Today all but one analyst on Wall Street has it as a "buy" - a degree of near-unanimity that is ominous. History has not been kind to the stocks that every analyst loves.

Naturally, the company enjoys enormous strengths with or without Steve Jobs at the helm. It effectively controls an entire technological ecosystem - iPhones, iPads, Macs, iTunes, and applications. At about 17 times forecast earnings, the stock is not grossly expensive. It has net cash and is a cash machine. Many customers are apparently impervious to price, and significant growth potential remains, especially overseas.

Yet Apple now carries a $300 billion price tag. It's pretty hard to make a company that big grow. Last week I confessed I had been too cautious on Apple stock in the past 18 months. And I asked what it would take for me to keep being wrong. If Apple continued to rise at the same rate, I wrote, it would be heading for $1,000 per share in a couple of years. Could that happen? If so, how?

Sheer numbers showed how big the challenge is. Apple investors would need an absolutely heroic performance from the company for something like that to take place. Bluntly, I wouldn't bet on it, although of course many will. (As I also mentioned, history suggests that "Could Apple could go to $1,000" is the sort of question people like me tend ask at the peak of a stock's fortunes.)

Steve Jobs's health has long been a concern in the background for Apple stockholders. If you are an investor in Apple, congratulate yourself on your good fortune, but be aware of the risks. They are rising, not falling. And this, alas, is another one.

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Saturday, January 15, 2011

Our Man in Havana

Okay. Maybe Obama is trying. But even though he reduced travel restrictions, he could have gone further. It's not easy to end the embargo, but he could simply let it be known that the government will not prosecute anyone who ignores it.

Obama to ease travel restrictions to Cuba, allow more U.S. cash to island

WASHINGTON -- The Obama administration Friday said it will allow for more U.S. travel to Cuba, making it easier for schools, churches and cultural groups to visit the island.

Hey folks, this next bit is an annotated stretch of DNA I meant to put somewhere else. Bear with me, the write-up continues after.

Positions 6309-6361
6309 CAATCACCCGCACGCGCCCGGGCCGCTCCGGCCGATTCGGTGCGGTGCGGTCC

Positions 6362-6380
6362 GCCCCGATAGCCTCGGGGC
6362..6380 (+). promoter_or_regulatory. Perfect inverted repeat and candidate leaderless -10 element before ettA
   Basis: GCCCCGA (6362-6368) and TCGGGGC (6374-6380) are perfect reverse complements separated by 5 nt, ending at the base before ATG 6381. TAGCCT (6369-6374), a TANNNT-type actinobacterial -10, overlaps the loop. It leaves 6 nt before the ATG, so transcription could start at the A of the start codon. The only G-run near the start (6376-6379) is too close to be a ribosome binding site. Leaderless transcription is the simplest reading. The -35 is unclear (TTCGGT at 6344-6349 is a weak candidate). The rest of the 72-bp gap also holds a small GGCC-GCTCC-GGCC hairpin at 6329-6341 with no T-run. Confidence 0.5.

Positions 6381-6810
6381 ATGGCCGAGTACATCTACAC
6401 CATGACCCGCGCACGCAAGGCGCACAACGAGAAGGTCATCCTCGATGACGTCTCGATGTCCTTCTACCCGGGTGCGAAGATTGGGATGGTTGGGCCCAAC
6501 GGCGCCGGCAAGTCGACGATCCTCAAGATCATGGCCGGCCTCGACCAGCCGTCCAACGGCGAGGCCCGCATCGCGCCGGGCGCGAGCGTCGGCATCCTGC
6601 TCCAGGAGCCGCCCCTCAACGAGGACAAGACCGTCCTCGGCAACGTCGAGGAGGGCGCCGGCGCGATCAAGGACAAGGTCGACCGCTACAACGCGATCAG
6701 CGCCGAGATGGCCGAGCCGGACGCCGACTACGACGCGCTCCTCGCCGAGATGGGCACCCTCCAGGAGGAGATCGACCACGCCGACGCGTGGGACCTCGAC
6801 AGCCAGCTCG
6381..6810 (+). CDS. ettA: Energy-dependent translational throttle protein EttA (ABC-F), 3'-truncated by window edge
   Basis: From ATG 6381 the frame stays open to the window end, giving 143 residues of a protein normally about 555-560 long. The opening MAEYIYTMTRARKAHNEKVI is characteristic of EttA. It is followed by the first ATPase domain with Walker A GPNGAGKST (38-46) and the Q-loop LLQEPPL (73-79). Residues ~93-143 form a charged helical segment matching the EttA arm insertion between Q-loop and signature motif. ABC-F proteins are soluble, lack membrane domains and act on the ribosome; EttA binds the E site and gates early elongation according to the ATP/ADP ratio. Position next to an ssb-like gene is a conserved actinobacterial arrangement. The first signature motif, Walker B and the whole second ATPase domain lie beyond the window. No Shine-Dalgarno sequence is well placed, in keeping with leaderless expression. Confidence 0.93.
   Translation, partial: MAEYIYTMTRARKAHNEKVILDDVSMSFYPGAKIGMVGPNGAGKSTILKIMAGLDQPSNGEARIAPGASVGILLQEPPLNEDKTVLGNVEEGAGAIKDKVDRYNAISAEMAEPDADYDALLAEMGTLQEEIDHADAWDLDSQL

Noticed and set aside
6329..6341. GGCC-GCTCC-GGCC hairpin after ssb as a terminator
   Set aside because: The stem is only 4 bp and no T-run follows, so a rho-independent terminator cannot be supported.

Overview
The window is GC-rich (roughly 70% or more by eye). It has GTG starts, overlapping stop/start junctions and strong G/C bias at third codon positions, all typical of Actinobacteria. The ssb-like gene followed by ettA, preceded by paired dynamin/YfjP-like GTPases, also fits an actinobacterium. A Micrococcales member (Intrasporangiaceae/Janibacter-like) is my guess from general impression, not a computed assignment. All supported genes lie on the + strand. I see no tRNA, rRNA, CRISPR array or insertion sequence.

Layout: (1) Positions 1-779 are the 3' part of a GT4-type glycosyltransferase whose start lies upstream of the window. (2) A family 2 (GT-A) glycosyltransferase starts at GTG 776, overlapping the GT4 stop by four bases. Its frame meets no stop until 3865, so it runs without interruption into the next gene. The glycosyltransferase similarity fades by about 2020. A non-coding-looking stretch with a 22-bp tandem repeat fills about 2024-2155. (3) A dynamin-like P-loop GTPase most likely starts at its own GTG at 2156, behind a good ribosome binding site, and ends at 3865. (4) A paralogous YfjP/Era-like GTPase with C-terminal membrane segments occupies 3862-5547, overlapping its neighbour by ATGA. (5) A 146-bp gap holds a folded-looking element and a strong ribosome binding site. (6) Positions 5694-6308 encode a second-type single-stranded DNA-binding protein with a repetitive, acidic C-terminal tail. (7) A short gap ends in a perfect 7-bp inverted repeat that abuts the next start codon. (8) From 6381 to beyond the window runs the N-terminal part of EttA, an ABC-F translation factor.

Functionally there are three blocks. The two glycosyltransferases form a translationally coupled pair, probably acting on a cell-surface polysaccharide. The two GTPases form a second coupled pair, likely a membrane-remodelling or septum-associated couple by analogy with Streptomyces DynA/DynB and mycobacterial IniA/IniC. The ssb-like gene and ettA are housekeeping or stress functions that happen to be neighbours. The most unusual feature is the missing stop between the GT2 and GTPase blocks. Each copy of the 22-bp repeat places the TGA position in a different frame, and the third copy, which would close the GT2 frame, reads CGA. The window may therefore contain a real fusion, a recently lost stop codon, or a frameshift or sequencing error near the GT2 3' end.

A senior Obama official told The Miami Herald the much-expected move to expand cultural, religious and educational travel to Cuba is part of the administration's continuing ``effort to support the Cuban people's desire to freely determine their own future.

President Barack Obama is also restoring the amount of money ($2,000) that can be sent to nonfamily members to the level they were at during part of the Clinton and Bush administrations. There will be a quarterly limit on the amount that any American can send: $500 per quarter to ``support private economic activity.''

The administration also will restore the broader ``people-to-people'' category of travel, which allows ``purposeful'' visits to increase contacts between U.S. and Cuban citizens.

Rep. Ileana Ros-Lehtinen, R-Miami, the new chair of the House Foreign Affairs Committee, assailed the revision, saying they ``will not help foster a pro-democracy environment in Cuba.

``These changes will not aid in ushering in respect for human rights,'' Ros-Lehtinen said. ``And they certainly will not help the Cuban people free themselves from the tyranny that engulfs them. These changes undermine U.S. foreign policy and security objectives and will bring economic benefits to the Cuban regime.''

But Tampa Democrat Rep. Kathy Castor hailed the news, and suggested Cuban Americans in her community would soon be able to travel directly from Tampa to Cuba if the airport secures authorization.

``The Tampa Bay region has one of the highest Cuban-American populations in this country, but for too long, families have had to travel to Miami in order to get to Cuba,'' said Castor, who sent a letter to Obama before he took office, ``requesting a fresh look at U.S.-Cuban relations and lifting travel restrictions for families.''

The changes could expand the number of U.S. airports from which charter flights to the island depart.

``We see these changes, in combination with the continuation of the embargo, as a way to enhance civil society in Cuba,'' said the administration official, who spoke on condition of anonymity, adding that increased contact between Cubans and Americans could ``support the independence of the Cuban people, making them less dependent on the Cuban state and on Cuban authorities.''

The official dismissed speculation that the administration delayed the changes until after the November election because Democrats in Florida feared it would hurt them among Cuban-American voters -- many of whom back tough sanctions against the Cuban regime.